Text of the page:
Right now, I have some minor qualms. I foresee issues with SciFi Book Club compilations. I don't think they put ISBNs in those. We also have some older stuff that I was unable to find manually when I tried, but perhaps I was looking in the wrong place. However, even given these issues, if we can get 75% of the collection in the database this way, I figure it's worth it. Since J does the typing, I have no doubt she'd agree.

Happy Anniversary!

Tim Worstall reminds me in this post that 15 years ago, the world changed drastically and dramatically when the Berlin Wall came down. I think that's worthy of a quick moment of remembrance and thanks to all those who made it possible.

Election Wrap-Up

Okay, so the election is over and done. We now know who won and who lost. Time for some post-electoral thoughts before we move on to other things.

The DNC really should fire Terry McAuliffe. He is not getting candidates elected, which is the whole point of the organization. After two failed presidential elections, the 2002 midterms, and the results of this year's down ticket races, it should be obvious to someone in Donkland that he is not getting the job done. Every minute he lingers on is a minute you're not rebuilding your organization.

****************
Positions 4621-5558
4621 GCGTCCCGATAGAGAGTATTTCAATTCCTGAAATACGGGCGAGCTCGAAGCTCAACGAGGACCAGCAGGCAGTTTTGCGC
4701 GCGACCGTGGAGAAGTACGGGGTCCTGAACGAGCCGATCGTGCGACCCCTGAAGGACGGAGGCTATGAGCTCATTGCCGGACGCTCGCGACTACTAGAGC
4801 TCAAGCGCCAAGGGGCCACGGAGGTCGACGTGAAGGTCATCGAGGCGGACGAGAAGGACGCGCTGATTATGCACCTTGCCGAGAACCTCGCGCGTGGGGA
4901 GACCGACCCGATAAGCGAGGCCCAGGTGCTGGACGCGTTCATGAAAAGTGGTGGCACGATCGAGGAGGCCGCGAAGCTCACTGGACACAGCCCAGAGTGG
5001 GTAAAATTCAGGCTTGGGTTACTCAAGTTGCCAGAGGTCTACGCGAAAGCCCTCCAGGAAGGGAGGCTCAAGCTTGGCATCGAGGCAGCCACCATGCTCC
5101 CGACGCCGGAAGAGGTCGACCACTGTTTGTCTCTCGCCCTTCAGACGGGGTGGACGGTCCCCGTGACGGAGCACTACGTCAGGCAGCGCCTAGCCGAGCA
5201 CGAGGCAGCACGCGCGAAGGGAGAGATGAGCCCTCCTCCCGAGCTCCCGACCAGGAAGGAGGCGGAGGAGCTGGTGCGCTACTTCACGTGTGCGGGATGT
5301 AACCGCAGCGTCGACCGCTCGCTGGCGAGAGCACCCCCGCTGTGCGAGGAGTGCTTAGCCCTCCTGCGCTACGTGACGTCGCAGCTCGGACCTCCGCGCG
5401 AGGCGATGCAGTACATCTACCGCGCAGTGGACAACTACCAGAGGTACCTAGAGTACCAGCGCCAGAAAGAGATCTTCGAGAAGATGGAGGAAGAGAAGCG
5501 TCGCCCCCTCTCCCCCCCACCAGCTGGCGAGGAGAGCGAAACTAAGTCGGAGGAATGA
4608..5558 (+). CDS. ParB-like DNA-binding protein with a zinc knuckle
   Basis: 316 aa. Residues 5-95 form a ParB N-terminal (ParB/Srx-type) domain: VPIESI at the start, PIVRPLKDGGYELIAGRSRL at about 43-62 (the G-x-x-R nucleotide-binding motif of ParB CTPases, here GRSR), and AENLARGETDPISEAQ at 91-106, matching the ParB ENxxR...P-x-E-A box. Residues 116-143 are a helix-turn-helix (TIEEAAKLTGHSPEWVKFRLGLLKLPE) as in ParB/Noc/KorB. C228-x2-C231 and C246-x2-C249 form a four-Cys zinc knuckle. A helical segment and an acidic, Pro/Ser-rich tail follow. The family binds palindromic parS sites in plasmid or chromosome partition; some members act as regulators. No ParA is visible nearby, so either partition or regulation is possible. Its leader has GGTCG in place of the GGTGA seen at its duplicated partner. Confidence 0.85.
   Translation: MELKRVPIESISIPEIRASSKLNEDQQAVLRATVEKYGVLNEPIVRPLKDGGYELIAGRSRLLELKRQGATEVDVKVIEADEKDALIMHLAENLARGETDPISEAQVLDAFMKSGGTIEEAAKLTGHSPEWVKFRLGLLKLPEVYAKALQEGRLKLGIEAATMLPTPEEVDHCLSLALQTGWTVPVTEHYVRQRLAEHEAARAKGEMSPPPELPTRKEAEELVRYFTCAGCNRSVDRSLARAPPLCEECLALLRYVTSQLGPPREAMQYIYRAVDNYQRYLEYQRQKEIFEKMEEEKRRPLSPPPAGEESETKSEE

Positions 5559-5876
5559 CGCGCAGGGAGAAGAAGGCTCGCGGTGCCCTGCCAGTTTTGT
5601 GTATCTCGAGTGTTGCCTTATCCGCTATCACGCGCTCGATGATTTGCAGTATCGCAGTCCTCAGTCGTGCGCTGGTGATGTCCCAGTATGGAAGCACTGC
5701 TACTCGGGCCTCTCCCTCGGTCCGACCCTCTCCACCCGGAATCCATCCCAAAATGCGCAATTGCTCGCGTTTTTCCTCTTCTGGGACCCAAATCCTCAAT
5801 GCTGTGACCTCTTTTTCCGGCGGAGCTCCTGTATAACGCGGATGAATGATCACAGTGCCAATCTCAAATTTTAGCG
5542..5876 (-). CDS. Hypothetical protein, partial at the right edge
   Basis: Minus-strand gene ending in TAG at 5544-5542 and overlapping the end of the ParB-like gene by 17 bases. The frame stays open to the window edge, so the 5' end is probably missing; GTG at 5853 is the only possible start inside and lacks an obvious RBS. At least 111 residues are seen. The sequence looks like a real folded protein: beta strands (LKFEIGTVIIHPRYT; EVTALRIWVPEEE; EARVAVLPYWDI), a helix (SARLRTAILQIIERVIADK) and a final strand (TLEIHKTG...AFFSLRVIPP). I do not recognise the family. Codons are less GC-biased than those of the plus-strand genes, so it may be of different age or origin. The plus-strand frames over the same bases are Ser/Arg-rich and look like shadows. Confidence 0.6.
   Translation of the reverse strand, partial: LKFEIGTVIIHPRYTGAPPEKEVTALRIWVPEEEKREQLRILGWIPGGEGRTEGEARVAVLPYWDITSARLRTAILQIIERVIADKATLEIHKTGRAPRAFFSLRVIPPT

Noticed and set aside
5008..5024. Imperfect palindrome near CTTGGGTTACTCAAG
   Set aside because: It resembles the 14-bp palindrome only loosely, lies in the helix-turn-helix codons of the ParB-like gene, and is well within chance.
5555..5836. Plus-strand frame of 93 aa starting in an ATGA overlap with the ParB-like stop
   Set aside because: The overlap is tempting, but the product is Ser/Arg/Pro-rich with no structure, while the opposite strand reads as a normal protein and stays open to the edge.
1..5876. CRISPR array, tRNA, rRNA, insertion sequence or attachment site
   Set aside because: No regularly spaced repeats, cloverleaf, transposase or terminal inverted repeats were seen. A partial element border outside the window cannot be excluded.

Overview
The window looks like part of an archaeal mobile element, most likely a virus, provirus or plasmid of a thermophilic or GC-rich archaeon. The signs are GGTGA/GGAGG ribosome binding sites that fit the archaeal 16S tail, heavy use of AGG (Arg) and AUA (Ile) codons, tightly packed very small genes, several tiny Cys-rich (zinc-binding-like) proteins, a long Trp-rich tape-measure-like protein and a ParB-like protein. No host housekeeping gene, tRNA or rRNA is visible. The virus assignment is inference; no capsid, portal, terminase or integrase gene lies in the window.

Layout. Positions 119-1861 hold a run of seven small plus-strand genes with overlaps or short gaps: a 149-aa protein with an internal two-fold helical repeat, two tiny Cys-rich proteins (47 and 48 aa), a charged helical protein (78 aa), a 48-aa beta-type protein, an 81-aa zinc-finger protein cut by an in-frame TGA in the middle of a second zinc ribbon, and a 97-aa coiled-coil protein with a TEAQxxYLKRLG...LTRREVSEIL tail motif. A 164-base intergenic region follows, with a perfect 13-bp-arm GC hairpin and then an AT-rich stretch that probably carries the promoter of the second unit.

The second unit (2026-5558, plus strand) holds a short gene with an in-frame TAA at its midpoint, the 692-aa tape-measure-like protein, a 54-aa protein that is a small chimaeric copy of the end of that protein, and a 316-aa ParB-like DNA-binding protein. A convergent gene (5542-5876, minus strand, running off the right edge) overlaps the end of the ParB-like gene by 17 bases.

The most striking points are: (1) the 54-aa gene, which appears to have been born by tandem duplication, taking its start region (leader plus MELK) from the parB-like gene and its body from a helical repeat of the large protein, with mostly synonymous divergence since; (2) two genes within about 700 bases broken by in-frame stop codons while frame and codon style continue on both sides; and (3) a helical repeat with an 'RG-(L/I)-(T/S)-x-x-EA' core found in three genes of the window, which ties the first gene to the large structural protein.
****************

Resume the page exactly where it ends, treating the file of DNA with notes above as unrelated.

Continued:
I realize the exit polls are the only source of data available right now for the voting trends of this election. However, using the exit polls to parse the finer points of why Bush won/Kerry lost has one large problem: they are provably inaccurate. So whatever analysis you come up with based on flawed data is likely to be flawed. The exit polls may work for a rough cut, but in the end, they don't say anything useful because they're wrong.